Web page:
Lots of takeaways from the presentation on the webinar on 'Manufacturing & Skilling after Covid', by Ashim Sharma, Partner & Group Head - Business Performance Improvement (Auto, Engineering & Logistics), Nomura Research Institute.
May 1, also known as International Labour Day, saw Autocar Professional conduct a webinar on the subject of 'Manufacturing and Skilling after Covid-19; inviting five industry experts and veterans who brought to the webinar several years of experience to deal with the novel challenge posed to the global and Indian automotive industry by the coronavirus pandemic.
The panelists for the first webinar of May 2020 comprised Vijay Kalra, Head, Mahindra Institute of Quality and Ex-Chief of Manufacturing Operations- Automotive Division, Mahindra & Mahindra; Nikunj Sanghi, Chairman, Automotive Skill Development Council (ASDC); Ramashankar Pandey, Managing Director, Hella India Lighting; Rohan Rathod, Managing Director, Delux Bearings; and Ashim Sharma, Partner & Group Head - Business Performance Improvement (Auto, Engineering & Logistics), Nomura Research Institute.
The webinar, which opened at 11am and went on till nearly 2pm, was moderated by Sumantra B Barooah, Executive Editor, Autocar Professional.
Nomura Research Institute's Ashim Sharma, a well-known speaker in auto industry conclave, kicked off the webinar by setting up the context with regard to the 'new normal' in a post-Covid scenario where 'social distancing' will be de rigeur.
The new normal
"While there are a lot of different predictions, nothing is certain in the post-Covid scenario other than the fact that people are going to see a huge change in their daily lives. The new normal means industry should expect continual disruptions across the automotive supply chain," said Sharma.
The industry expert and analyst added that going forward, there will be challenges such as a change in consumer behaviour in lieu of risk aversion due to economic distress, disruptions in supply chain due to 'chokes' at different nodes and a significant impact on production due to the unavailability and shortage of material and workforce due to reverse migration in the short-term.
With a vaccine for the coronavirus still under research phases, the risk of a community spread will remain in the coming months until a possible cure for the Covid-19 is forthcoming. So, the resumption of industrial operations will only come at the behest of companies ensuring strict guidelines restricting intermingling of employees and shopfloor workers inside factories.
According to Sharma, "There will be mandatory social distancing norms including at the shopfloor which will be crucial for reducing human interfaces to minimise the risk of contact and spread of the coronavirus."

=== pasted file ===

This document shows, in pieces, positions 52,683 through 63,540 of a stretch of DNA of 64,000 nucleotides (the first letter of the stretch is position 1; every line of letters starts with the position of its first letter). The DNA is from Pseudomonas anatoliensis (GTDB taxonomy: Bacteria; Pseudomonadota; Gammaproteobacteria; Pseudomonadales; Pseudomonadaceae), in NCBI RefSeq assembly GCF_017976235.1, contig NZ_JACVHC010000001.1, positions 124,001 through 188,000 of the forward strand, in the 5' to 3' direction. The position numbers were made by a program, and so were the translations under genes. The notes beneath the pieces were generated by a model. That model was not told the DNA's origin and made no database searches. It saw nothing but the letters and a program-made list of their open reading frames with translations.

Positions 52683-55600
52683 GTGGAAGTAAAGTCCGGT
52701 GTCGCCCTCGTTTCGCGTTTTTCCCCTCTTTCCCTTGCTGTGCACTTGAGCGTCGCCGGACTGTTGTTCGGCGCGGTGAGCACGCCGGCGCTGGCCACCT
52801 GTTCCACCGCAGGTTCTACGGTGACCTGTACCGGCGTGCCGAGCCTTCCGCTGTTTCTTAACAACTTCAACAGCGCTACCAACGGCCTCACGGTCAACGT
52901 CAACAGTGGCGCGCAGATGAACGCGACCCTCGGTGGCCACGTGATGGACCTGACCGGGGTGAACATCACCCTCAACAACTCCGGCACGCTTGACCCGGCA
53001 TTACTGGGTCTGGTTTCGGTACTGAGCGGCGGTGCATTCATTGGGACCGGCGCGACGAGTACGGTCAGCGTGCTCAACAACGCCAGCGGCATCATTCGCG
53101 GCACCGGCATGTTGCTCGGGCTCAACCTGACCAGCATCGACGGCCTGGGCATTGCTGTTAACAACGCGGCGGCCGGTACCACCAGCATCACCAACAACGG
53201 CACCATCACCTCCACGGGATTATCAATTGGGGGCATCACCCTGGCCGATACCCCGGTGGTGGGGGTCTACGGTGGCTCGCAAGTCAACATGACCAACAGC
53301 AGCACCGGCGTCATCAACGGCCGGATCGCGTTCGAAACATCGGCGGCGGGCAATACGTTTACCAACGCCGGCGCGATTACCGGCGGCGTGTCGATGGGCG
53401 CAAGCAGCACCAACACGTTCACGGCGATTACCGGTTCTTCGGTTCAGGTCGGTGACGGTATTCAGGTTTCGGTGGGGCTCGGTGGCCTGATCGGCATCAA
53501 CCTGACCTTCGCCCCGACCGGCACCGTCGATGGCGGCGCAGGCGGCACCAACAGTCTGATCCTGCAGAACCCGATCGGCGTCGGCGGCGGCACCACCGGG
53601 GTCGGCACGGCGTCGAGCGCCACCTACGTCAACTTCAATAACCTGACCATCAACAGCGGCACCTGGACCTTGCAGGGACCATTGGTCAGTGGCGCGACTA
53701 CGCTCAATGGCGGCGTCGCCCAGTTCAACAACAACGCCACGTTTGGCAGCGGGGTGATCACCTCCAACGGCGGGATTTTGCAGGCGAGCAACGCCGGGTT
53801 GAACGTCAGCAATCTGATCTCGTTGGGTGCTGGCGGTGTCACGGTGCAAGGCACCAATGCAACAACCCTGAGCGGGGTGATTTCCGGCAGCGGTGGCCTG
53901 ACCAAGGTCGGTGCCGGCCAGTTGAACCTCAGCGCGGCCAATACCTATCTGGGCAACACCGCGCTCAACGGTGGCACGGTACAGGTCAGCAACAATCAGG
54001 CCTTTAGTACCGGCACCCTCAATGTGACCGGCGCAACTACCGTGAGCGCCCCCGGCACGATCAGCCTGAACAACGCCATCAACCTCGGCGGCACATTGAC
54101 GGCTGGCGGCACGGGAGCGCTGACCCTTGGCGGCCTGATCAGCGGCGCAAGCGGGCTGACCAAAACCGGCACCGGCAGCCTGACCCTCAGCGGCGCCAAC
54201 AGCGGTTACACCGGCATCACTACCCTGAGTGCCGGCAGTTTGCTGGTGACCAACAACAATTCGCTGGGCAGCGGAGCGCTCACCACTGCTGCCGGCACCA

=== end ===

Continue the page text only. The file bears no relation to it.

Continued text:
"Contact tracing is also going to be important and that is why the industry should expect greater supply chain digitisation," he further added.
Sharma explained that while some of the larger companies were able to retain the manpower by paying advanced payments, the same does not hold true with smaller companies. So, labour shortage at the outset will lead to productivity losses.
Need for greater automation
Citing the possible solutions, he said, "On the shopfloor, a lot of changes will need to be done including planning and availability of manpower and components. Use of digital tools will drive the productivity to its maximum during these times of limited workforce.
"There will be additional checklists before start of operations and redefinition of the standard operating procedures in the manufacturing industry," pointed out Sharma.
"Also, the Japanese concept of 'Jidoka' or automation will gain more relevance in Tier 2 and Tier 3 organisations with social distancing norms calling for less congestion on the shopfloor and thus the need for a single operator to manage multiple machines" he added.
However, bringing out the money for investment into automation is going to be a huge challenge, according to Sharma.
Some other factors that would directly affect the productivity on the shopfloor include logistics and the supply chain wherein due to the industry's high dependence on road transportation, unavailability of truck drivers who have gone back home, will lead to troubles in material inflow. Moreover, restriction on movement of goods and inability to open warehouses in lock-down zones will also be hindrances in smooth operations. People going into these zones will need to be given PPEs for ensuring their health.